One significant element to our surfboards—one that we always find ourselves talking about in the shop—is the length we have gone to to prioritize early wave catching.
My personal experience surfing, as well as watching other surfers in the water, seems to continually reaffirm the fact that the ability to consistently catch waves early in their formation results in far greater overall success. Beyond simply surfing well, great surfers catch waves consistently and efficiently, and get to their feet early.
When you catch the wave earlier, it allows you to get to your feet earlier, and you are presented with many more options for how you want to approach the wave.
As an example of this: You will see instances where Andy Nieblas will catch waves at Sano so early that he literally runs to the nose and is noseriding straight towards shore, waiting for the wave to continue to form, crest and break. Once the wave actually starts to truly break, he retreats to the tail and bottom turns, like any other surfer would do on any other wave. He has already had a wave’s worth of action while many of us would still be prone and paddling. A true testament to his ability to catch waves early on his 9'9 Walks on Water.
Andy Nieblas by Andrea Coleman Vol. 3 from Almond Surfboards on Vimeo.
Conversely, when a surfer has too little foam for the conditions it forces him/her to catch the wave much later in the breaking process. This puts the surfer at a distinct disadvantage and puts the emphasis on catching up to the section and trying to generate speed. The margin of error is far less friendly when you get into a wave late, and get to your feet late.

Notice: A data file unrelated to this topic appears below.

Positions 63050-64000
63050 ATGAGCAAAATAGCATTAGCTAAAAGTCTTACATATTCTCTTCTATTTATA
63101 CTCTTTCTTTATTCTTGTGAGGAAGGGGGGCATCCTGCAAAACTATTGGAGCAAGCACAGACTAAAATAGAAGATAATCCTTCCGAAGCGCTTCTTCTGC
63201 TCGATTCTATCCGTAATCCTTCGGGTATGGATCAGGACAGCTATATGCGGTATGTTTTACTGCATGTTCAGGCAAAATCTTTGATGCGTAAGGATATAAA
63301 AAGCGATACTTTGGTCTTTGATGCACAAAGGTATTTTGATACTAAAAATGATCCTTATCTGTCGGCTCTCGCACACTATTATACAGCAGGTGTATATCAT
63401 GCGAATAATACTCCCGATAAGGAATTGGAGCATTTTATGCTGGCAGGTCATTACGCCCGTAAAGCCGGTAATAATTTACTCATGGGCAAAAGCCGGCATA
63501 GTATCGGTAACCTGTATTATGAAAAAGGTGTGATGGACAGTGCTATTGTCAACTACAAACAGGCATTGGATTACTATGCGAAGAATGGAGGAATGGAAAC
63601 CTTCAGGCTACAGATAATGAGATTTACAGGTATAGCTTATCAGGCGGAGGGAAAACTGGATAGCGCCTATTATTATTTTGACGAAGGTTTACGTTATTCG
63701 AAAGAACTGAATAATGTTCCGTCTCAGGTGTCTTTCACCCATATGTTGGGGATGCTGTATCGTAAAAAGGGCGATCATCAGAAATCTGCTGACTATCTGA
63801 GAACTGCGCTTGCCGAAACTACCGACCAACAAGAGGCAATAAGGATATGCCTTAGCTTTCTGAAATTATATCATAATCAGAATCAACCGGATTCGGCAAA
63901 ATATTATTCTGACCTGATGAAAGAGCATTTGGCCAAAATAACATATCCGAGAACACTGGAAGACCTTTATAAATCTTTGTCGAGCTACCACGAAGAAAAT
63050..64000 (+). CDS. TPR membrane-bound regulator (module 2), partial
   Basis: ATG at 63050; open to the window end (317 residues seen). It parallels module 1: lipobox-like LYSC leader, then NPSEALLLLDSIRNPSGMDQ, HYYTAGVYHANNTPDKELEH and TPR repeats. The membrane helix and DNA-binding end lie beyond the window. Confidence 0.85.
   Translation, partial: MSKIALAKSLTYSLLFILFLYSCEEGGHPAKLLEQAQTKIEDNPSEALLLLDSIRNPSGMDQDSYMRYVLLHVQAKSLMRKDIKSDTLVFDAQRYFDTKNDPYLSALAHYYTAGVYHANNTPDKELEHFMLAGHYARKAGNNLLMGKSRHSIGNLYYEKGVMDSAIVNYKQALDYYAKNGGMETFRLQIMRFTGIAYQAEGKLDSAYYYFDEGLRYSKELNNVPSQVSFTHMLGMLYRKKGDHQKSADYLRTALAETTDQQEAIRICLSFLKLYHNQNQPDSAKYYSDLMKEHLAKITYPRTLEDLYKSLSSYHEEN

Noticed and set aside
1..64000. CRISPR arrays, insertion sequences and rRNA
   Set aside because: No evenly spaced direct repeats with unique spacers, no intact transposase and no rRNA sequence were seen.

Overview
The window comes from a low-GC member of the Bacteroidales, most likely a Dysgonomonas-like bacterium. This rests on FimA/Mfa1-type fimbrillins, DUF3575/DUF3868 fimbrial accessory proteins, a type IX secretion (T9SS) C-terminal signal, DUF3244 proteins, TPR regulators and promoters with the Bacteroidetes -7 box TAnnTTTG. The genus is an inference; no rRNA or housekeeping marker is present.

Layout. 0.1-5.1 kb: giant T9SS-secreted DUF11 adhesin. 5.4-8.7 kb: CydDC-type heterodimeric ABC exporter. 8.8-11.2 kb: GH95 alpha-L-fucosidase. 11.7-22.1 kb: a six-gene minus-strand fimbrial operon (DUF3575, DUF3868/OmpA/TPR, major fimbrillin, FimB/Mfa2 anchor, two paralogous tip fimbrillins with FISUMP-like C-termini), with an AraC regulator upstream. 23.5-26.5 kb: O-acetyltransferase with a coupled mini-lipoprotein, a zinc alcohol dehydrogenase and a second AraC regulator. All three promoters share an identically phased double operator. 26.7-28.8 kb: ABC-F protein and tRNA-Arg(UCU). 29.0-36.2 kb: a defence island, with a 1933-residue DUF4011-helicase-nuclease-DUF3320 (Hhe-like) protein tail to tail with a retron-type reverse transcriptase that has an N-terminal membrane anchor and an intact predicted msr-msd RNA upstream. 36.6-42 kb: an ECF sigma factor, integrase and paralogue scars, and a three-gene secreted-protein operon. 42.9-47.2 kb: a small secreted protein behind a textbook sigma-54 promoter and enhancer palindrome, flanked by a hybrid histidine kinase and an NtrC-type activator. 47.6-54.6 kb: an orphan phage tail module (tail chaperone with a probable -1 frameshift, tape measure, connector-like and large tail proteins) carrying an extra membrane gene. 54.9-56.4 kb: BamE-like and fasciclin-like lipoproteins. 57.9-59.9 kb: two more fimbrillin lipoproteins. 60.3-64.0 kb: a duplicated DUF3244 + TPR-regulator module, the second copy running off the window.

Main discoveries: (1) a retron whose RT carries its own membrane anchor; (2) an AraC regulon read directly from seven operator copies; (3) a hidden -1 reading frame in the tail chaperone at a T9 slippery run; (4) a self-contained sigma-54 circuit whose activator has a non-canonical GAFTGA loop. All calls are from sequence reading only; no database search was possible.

If you watch a beginner surf, and pay attention to what they are doing wrong, it is likely you will see them getting to their feet too slowly-which is why they are relegated to riding the whitewash. It is much more difficult to generate the proper speed required for “good” surfing when you start off late and behind the section. You will see this same scene play out when even a fairly competent surfer has far too little foam for the conditions.
For the average surfer on the average day, the ability to get into waves earlier will equate to longer, better rides, the choice of better waves in a set, and more overall waves ridden per session.
How do we help you catch more waves?
By giving you:
- Enough foam to paddle confidently
- Low, continuous rocker that planes efficiently across the surface of the water
- An outline that helps the surfer approach the wave in the manner that most closely aligns with his/her desired surfing approach.
Once you are up and riding, we still aim to give you the correct tools to noseride, fade, turn hard, get barreled; go fast, or do whatever else you intend to do on a wave.
Catch waves early and often on an Almond Surfboard